SAN FRANCISCO (NYTIMES) – For years, Twitter was a runner-up social media company. It never grew to the size and scale of a Facebook or an Instagram. It simply muddled along.
Then, billionaire Elon Musk, a power user of the service, stormed in. He offered US$44 billion (S$61.8 billion) to buy Twitter and declared that the company could perform far better if he were in charge. He disparaged Twitter’s executives, ridiculed its content policies, complained about the product and confused its more than 7,000 employees with his pronouncements.
As Mr Musk revealed the company’s lack of business and financial prospects, Twitter’s stock plunged more than 30 per cent.
Now, as he tries to back out of the blockbuster deal, he is inexorably leaving Twitter worse off than it was when he said he would buy it. With each needling tweet and public taunt, Mr Musk has eroded trust in the social media company, walloped employee morale, spooked potential advertisers, emphasised its financial difficulties and spread misinformation about how Twitter operates.
“His engagement with Twitter took a severe toll on the company,” said Mr Jason Goldman, a member of Twitter’s founding team who has also served on its board of directors. “Employees, advertisers and the market at large cannot have conviction in a company whose path is unknowable and which will now go to court to complete a transaction with a bad-faith actor.”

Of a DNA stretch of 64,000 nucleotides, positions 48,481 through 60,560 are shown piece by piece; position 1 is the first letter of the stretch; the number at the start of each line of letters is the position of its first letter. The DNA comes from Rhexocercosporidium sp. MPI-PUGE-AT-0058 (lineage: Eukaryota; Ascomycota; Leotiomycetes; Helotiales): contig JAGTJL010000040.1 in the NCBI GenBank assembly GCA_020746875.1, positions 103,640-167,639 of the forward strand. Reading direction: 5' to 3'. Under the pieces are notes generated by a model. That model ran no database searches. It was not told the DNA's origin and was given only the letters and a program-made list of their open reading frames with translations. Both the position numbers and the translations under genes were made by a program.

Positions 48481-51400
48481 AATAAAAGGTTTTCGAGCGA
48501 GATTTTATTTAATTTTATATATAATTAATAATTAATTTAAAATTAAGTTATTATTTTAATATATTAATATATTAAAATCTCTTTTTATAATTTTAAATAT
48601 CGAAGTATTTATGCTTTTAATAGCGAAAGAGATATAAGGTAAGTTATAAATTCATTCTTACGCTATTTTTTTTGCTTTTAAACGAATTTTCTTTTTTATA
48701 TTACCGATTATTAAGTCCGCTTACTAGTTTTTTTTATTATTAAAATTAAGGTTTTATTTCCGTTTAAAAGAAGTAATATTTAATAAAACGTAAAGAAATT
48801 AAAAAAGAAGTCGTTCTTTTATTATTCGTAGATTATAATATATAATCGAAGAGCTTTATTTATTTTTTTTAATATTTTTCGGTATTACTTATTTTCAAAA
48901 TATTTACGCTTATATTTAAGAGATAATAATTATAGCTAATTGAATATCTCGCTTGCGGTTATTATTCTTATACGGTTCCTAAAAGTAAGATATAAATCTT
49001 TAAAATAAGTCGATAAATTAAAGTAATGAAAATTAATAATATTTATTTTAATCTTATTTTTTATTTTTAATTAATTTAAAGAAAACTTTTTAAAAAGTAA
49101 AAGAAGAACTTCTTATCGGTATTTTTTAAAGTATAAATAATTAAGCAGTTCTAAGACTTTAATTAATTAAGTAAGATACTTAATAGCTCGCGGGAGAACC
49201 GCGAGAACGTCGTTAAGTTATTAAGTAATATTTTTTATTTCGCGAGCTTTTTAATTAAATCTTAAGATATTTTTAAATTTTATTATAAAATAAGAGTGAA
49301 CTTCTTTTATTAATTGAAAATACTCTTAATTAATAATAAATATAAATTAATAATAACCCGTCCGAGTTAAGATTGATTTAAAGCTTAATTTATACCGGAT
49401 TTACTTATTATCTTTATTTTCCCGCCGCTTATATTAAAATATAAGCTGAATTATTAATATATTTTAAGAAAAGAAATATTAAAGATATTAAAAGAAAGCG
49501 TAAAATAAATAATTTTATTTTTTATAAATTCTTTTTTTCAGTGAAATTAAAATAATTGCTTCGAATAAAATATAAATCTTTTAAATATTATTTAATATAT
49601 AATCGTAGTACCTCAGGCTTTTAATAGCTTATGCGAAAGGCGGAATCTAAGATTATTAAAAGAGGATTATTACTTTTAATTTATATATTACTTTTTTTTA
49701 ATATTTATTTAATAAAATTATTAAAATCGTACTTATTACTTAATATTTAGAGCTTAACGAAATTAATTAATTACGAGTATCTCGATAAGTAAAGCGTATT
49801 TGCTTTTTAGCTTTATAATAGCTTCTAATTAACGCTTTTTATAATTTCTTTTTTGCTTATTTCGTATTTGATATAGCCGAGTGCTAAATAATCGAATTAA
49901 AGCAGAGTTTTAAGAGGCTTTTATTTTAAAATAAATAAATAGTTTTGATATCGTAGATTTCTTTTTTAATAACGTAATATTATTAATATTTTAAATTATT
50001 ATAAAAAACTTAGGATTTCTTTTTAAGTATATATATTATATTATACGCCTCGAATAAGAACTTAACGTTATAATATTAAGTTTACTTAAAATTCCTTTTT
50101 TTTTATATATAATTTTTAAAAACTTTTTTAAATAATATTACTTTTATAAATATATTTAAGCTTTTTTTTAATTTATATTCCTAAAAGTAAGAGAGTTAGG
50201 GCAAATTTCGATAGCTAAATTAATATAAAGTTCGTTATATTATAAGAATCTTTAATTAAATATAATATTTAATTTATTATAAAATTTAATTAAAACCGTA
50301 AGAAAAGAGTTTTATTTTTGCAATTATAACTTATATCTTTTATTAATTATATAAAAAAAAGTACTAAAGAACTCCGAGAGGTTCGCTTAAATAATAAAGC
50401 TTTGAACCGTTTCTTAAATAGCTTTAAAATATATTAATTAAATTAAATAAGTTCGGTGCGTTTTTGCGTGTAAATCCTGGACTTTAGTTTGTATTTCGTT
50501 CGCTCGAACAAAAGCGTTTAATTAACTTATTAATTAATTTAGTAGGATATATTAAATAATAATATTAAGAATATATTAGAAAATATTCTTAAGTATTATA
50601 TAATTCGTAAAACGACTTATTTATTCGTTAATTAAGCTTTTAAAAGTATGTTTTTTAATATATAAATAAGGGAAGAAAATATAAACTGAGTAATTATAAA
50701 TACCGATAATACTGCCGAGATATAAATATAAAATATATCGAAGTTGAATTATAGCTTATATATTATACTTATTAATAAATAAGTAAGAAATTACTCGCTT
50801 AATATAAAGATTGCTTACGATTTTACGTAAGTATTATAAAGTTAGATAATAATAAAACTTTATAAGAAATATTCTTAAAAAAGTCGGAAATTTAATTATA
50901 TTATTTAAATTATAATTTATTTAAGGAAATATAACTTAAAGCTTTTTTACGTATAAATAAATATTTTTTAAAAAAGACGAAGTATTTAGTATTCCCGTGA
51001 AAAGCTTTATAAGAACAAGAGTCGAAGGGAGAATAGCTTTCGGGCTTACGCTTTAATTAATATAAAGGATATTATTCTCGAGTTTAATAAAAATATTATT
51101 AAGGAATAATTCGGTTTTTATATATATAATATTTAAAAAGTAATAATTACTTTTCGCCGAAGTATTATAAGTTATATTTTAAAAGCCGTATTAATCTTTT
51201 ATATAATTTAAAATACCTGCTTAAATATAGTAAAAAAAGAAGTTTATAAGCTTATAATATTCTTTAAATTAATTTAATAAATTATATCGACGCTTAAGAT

The precarious situation underscores why Twitter is set to sue Mr Musk as soon as this week to force a completion of the deal.
The court battle is likely to be protracted and immense, involving months of expensive litigation and high-stakes negotiations by elite lawyers. A resolution is far from certain – Twitter might win, but, if it loses, Mr Musk could walk away by paying a break-up fee. Or the two sides could renegotiate or settle.
On Monday (July 11), the damage that Mr Musk, 51, has inflicted was evident. Twitter’s stock plunged more than 11 per cent to one of its lowest points since 2020 as investors anticipated the coming legal battle.
Since Twitter accepted Mr Musk’s acquisition offer on April 25, its stock has lost more than one-third of its value as investors have grown increasingly sceptical that the deal would get done on the agreed terms. Twitter declined to comment on Monday.
In a letter to Mr Musk’s lawyers on Sunday, the company’s lawyers said that his move to terminate the deal was “invalid and wrongful” and that Mr Musk “knowingly, intentionally, willfully and materially breached” his agreement to buy the firm. Twitter would continue to provide information to Mr Musk and work to close the transaction, the letter added.
Mr Musk did not return requests for comment. On Sunday, the billionaire, who has cited the number of fake accounts on Twitter’s platform as the reason that he cannot buy the company, tweeted a picture of himself laughing at the situation.